I fondly remember entering the sanctuary of my hometown Methodist Church as a little boy and being told to be silent and respectful as I prepared for worship. The Lord is in his holy temple; let all the earth be silent before him. Habakkuk 2:20  I admit the silence was annoying for me, but in my young mind, it was something religious I needed to do. I understood that silence meant reverence for God, but anything that told me to be quiet was pessimistic and didn’t make much practical sense of worshiping God, primarily in silence.

However, today silence is a unique and preferred way of worship and prayer. When I pray in silence, it creates inner peace and tranquility where I cast aside everything going on in my life and focus my thoughts only on God. Silence is a pure way for me to worship as I purposely remove the chatter and commotion of the world and its attraction to give God access to my entire being of who I am. (Silence is the Sanctuary for God’s Presence)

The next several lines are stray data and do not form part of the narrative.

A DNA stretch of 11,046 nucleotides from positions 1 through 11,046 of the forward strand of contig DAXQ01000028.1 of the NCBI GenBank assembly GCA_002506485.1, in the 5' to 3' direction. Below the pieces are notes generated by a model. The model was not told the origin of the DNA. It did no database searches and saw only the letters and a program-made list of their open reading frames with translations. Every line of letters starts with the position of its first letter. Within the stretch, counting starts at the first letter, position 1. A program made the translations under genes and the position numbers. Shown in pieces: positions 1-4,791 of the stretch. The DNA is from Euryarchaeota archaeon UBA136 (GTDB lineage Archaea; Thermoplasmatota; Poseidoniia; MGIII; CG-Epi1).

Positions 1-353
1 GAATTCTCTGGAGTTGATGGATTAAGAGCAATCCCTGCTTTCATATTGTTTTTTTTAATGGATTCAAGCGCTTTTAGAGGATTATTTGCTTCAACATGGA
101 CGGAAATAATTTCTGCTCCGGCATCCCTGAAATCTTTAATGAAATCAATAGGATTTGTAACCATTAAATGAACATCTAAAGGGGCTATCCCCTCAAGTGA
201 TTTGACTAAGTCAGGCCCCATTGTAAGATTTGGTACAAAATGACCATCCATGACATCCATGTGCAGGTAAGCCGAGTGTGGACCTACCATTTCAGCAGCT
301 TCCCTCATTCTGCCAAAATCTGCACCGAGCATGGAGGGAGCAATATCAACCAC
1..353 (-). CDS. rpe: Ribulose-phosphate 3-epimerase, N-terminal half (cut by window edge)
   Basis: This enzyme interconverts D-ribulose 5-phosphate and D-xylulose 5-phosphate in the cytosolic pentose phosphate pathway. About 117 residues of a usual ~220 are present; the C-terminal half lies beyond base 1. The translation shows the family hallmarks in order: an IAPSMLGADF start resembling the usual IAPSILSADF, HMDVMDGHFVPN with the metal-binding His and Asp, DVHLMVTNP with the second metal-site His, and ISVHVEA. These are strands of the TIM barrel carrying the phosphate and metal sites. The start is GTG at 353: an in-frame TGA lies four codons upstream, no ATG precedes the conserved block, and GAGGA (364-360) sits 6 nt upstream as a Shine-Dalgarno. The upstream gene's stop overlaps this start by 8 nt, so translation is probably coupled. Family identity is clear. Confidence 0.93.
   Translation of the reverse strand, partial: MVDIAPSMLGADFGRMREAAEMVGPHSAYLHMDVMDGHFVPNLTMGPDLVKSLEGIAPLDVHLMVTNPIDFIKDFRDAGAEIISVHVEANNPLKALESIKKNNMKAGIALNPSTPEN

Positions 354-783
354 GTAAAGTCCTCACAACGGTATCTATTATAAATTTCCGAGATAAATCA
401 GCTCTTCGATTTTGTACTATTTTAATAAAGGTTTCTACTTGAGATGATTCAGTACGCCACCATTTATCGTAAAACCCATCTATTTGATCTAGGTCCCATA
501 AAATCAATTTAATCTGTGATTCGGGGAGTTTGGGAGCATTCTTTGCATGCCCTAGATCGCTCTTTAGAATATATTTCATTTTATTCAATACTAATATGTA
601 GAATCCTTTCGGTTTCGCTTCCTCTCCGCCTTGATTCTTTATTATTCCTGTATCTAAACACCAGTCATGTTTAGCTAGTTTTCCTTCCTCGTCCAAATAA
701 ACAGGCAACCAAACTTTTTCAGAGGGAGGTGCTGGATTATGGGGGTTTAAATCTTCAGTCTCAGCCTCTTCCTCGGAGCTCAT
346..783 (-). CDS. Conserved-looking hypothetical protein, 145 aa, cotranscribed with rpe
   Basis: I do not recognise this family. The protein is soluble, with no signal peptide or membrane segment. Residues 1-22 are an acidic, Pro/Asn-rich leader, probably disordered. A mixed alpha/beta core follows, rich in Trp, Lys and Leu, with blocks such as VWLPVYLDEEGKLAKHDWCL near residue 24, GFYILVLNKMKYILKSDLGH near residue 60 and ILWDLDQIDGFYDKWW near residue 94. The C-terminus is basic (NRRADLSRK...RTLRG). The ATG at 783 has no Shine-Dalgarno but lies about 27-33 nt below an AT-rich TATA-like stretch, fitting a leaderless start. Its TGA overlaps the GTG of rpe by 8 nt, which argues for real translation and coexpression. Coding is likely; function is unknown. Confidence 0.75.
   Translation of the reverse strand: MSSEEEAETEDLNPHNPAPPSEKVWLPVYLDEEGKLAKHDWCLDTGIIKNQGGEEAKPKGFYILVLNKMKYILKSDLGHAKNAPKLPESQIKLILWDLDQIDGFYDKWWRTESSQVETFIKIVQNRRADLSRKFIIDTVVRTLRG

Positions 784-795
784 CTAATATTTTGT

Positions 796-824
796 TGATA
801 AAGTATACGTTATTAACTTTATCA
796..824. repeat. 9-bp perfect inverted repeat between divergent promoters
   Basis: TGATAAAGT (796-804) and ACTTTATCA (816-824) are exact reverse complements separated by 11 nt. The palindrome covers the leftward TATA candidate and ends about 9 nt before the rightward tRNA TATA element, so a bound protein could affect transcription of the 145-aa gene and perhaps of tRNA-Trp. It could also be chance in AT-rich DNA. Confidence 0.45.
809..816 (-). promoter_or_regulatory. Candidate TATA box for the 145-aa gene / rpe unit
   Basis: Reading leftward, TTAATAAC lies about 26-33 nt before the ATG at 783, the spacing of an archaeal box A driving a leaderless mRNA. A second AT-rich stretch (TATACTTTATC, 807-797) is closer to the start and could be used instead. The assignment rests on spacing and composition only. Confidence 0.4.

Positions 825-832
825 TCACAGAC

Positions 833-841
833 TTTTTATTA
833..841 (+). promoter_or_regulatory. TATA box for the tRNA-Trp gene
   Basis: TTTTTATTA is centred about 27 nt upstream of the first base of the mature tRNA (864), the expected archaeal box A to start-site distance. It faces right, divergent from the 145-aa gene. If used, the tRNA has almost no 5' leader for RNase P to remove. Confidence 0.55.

Complete silence is never fully attained, but the more I quiet the thoughts of my hectic life and focus my prayers and reflections on God, I discover His presence and overwhelming love for me.  In silence, I cast all my desires and wants at the feet of Christ. Silence and solitude are the interior of worship and prayer in the depths of my soul and heart.

Thomas Merton writes about prayer, which helps explain my worship “it is the orientation of our whole body, mind, and spirit to God in silence, attention, and adoration. All good meditative prayer is a conversion of our entire self to God.”  Likewise, silence is one of the purest ways of worship and prayer as I offer my whole life to God. Silence is golden in seeking the worship of God. I now use a phrase that quiets my mind by repeating it silently over and over in my spirit. 

In the earliest days of Christianity, the desert monks recited the Jesus Prayer as “Lord Jesus Christ, Son of God have mercy on me a sinner.” They would use prayer to concentrate and meditate upon God in pursuit of a moment-by-moment relationship with Christ. The repetition of the words was and is a process of silencing the recurring thoughts so we may experience the depths of Christ’s love at the core and center of our being.

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Center for Action and Contemplation